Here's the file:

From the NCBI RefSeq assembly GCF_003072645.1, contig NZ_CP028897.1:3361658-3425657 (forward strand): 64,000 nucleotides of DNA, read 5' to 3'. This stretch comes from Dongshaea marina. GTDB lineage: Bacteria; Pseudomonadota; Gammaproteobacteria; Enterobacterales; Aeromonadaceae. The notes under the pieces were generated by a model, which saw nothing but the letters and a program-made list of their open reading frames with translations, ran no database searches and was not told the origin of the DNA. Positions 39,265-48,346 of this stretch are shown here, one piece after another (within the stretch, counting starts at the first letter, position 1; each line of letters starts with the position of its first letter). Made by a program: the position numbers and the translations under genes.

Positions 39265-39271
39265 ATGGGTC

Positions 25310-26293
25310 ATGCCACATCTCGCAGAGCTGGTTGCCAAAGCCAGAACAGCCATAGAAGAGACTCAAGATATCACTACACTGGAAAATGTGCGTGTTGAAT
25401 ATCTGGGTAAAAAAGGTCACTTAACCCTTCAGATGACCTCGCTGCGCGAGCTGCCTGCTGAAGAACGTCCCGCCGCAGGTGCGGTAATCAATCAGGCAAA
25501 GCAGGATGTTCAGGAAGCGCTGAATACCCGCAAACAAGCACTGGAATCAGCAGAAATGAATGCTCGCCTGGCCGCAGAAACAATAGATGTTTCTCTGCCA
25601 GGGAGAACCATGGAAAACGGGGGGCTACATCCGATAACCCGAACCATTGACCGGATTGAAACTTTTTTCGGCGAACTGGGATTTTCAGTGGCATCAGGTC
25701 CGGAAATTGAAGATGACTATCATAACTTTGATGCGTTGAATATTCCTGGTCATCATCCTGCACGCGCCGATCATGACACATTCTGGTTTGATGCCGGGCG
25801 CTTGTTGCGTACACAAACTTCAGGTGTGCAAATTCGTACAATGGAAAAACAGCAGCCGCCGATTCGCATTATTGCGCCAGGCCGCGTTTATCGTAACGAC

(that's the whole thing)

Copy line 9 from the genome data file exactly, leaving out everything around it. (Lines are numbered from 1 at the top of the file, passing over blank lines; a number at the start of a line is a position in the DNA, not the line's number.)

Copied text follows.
25701 CGGAAATTGAAGATGACTATCATAACTTTGATGCGTTGAATATTCCTGGTCATCATCCTGCACGCGCCGATCATGACACATTCTGGTTTGATGCCGGGCG